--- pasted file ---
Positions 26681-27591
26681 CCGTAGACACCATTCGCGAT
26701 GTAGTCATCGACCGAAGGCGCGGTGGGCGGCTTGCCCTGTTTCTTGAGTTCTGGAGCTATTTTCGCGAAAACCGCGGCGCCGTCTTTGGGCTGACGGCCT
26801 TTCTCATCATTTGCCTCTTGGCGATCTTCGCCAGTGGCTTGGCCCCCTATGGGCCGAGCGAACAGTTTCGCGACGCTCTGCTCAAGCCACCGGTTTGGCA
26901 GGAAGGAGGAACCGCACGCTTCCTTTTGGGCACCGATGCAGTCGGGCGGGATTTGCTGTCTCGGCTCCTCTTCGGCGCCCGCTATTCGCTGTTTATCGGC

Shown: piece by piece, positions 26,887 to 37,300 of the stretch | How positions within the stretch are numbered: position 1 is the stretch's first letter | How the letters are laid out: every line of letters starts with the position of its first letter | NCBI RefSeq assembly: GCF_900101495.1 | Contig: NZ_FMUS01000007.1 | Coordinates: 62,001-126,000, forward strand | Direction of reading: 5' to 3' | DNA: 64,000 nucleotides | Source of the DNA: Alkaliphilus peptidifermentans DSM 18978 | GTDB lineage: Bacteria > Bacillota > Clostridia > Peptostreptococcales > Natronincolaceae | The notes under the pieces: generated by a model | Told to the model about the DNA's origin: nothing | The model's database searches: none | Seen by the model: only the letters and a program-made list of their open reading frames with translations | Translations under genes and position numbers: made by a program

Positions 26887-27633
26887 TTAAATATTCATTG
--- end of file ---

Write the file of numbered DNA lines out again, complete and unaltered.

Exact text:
Positions 26681-27591
26681 CCGTAGACACCATTCGCGAT
26701 GTAGTCATCGACCGAAGGCGCGGTGGGCGGCTTGCCCTGTTTCTTGAGTTCTGGAGCTATTTTCGCGAAAACCGCGGCGCCGTCTTTGGGCTGACGGCCT
26801 TTCTCATCATTTGCCTCTTGGCGATCTTCGCCAGTGGCTTGGCCCCCTATGGGCCGAGCGAACAGTTTCGCGACGCTCTGCTCAAGCCACCGGTTTGGCA
26901 GGAAGGAGGAACCGCACGCTTCCTTTTGGGCACCGATGCAGTCGGGCGGGATTTGCTGTCTCGGCTCCTCTTCGGCGCCCGCTATTCGCTGTTTATCGGC

Shown: piece by piece, positions 26,887 to 37,300 of the stretch | How positions within the stretch are numbered: position 1 is the stretch's first letter | How the letters are laid out: every line of letters starts with the position of its first letter | NCBI RefSeq assembly: GCF_900101495.1 | Contig: NZ_FMUS01000007.1 | Coordinates: 62,001-126,000, forward strand | Direction of reading: 5' to 3' | DNA: 64,000 nucleotides | Source of the DNA: Alkaliphilus peptidifermentans DSM 18978 | GTDB lineage: Bacteria > Bacillota > Clostridia > Peptostreptococcales > Natronincolaceae | The notes under the pieces: generated by a model | Told to the model about the DNA's origin: nothing | The model's database searches: none | Seen by the model: only the letters and a program-made list of their open reading frames with translations | Translations under genes and position numbers: made by a program

Positions 26887-27633
26887 TTAAATATTCATTG